The Voices



Born July 6th, 1996, in Pointe-Claire, Quebec, Robert is fluent in English and French. He started taking theatre classes at the age of 4, which quickly turned into a true passion. He started auditioning for television and movie roles in 2005 and has been very active with voice work, both in English and French, ever since. He can currently be heard on the TV animated series Arthur, in the role of D.W., and on Nelly and Caesar in the role of Leo. He got his first TV movie role in 2007 in Race to Mars which was followed by his role of Jamie in the TV movie Voices.

Robert also works in French, having done numerous radio and TV commercials (voice) as well as short films. At the age of 12, he landed his first lead role, Tommy, in the Quebec Feature film 10 ½, a film directed by Podz, and also starring Claude Legault. Robert knows, more than ever, that he wants to be an actor when he grows up.

Robert is a child with very broad and varied interests. He demonstrates passion and total commitment in all he undertakes, whether in school, on the soccer field, in a hockey arena, on the ski slopes or when he is playing the drums, the bass and the electric guitar.


Michael Rudder had a whitebread soul band in high school, got his Equity card in the musical Hair at Toronto’s Royal Alexander Theatre, and then joined the T.O. underground theatre scene in the early seventies, where he began to train as a European clown. This would lead him to join the circus and to move to Ottawa, where he began to appear in both the French and English companies of the National Arts Centre in Arturo Ui, Woyzeck, and Le Songe; then toured both North America and Europe with these shows.

Drawn to Montreal to star in David Fennario’s On The Job, he would appear in nine more productions for Centaur including Spokesong, Translations, The Main, Nothing To Lose and The Leonard Cohen Show. He played Jesus in Godspell at the Saidye Bronfman Centre, Johnny in Frankie & Johnny at the MAI Centre and the tortured writer Paul in Stephen King’s Misery at Place des Arts.

Active in film and television since the eighties, he has gradually become an expert in sound recording, working as a studio director in the post-synchronization of film dialogue, and as a director of dubbed film and cartoon product for the world English market.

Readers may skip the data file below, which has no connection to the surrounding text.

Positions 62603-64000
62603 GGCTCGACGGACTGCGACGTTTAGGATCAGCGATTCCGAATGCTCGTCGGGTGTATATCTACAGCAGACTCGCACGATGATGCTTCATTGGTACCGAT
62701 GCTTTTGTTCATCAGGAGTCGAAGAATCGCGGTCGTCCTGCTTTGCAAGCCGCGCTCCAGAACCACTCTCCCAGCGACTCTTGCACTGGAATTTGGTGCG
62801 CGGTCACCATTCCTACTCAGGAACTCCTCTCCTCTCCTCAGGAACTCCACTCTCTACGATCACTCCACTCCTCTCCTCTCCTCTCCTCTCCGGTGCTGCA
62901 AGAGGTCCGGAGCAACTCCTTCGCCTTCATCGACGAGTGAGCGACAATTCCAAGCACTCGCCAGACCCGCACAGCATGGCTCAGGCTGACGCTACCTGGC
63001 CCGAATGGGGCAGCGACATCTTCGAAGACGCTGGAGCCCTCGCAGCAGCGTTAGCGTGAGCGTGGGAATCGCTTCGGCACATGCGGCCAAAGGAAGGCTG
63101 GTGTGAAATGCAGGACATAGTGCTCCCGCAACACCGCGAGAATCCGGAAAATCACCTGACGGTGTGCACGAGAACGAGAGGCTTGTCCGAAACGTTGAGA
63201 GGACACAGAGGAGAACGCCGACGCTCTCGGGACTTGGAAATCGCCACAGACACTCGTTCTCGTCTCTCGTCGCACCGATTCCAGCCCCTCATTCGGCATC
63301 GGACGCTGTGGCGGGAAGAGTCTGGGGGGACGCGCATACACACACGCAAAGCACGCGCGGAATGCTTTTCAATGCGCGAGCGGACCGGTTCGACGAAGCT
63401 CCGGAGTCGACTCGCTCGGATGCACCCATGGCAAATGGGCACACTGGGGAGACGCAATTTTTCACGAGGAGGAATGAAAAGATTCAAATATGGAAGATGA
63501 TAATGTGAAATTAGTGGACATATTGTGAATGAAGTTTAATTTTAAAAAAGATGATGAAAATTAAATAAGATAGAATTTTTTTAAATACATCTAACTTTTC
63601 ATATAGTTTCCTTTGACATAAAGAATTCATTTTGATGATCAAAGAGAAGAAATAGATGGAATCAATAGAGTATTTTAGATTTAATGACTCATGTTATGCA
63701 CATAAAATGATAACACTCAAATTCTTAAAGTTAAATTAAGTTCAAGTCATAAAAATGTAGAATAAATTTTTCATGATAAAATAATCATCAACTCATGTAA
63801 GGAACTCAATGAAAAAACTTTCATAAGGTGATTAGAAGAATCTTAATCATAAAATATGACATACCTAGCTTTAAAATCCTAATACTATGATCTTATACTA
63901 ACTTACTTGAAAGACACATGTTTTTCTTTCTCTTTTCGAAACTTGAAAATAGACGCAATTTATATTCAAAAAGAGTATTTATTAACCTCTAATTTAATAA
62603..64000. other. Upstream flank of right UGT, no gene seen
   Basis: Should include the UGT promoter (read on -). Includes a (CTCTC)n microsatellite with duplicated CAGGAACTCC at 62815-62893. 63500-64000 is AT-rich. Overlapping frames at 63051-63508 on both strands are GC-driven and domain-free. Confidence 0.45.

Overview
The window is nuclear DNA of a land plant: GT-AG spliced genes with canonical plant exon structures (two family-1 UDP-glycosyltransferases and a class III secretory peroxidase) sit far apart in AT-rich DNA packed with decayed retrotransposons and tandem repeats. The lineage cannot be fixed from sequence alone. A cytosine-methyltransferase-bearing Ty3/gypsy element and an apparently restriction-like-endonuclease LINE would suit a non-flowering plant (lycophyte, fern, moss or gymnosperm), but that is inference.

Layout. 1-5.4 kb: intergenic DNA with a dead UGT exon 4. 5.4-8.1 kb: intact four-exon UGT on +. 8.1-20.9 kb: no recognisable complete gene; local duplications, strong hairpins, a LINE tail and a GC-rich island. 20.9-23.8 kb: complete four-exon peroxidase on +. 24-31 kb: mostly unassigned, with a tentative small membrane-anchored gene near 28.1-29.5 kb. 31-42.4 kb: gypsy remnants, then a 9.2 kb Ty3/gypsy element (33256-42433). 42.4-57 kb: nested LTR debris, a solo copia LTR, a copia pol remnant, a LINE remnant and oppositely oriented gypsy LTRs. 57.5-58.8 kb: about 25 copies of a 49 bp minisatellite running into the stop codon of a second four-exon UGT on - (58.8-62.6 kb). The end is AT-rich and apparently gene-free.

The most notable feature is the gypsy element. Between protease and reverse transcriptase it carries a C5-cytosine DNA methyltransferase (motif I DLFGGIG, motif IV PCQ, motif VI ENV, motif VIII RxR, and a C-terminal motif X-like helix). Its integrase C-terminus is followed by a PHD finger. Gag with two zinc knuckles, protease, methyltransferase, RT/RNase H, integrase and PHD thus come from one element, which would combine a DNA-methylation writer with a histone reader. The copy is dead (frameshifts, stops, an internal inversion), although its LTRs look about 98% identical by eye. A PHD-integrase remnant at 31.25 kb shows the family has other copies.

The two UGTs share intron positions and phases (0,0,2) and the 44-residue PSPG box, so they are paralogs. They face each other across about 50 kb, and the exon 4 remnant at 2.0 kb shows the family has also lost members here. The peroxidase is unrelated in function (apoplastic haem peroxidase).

Blessed to be bilingual, he is currently expanding his performing credits in his adopted language in such quality television as Tabou and in Jean Beaudin’s epic La Nouvelle France. Recently, he acted opposite the French comic icon Pierre Richard in Robinson Crusoe, a film for French television.


Hubert was born in France, October 1932, of an English father and French mother. He moved to Canada during the Second World War (1941) and is now a Canadian citizen. He attended school in Montreal (Collège Jean-de-Brébeuf and Collège Stanislas) and the University of Toronto (Modern Languages and Literatures).

Still considered a French citizen, he spent two years in the French army (1954-56), graduated from officers’ school and was posted in Algeria for one year during the war of independence. He studied acting in Paris, and also mime with Marcel Marceau.

Back in Montreal since 1957, he has performed on stage and television (in French and English), has written for television (series of children’s shows, one teleplay), and produced and directed filmed series for CBC television network. He worked as producer for Screen Gems International from 1968 to 1974, ie. daily shows People in Conflict (aired on CTV network) and Family Court (aired on CBC network and US syndication).

Since 1968, he has been writing, directing and acting in the dubbing of films. He lends his voice to many American actors, including Richard Dreyfuss, Robert Duvall, Alan Alda, Paul Newman, Jack Lemmon, Clint Eastwood, Richard Harris, Michael Gambon (Dumbledore in the Harry Potter series) in French language dubbings.

He has been teaching at the Conservatoire d’art dramatique (government sponsored theatre school) in Montreal, since 1967 (improvisation, creative, television and film workshops).

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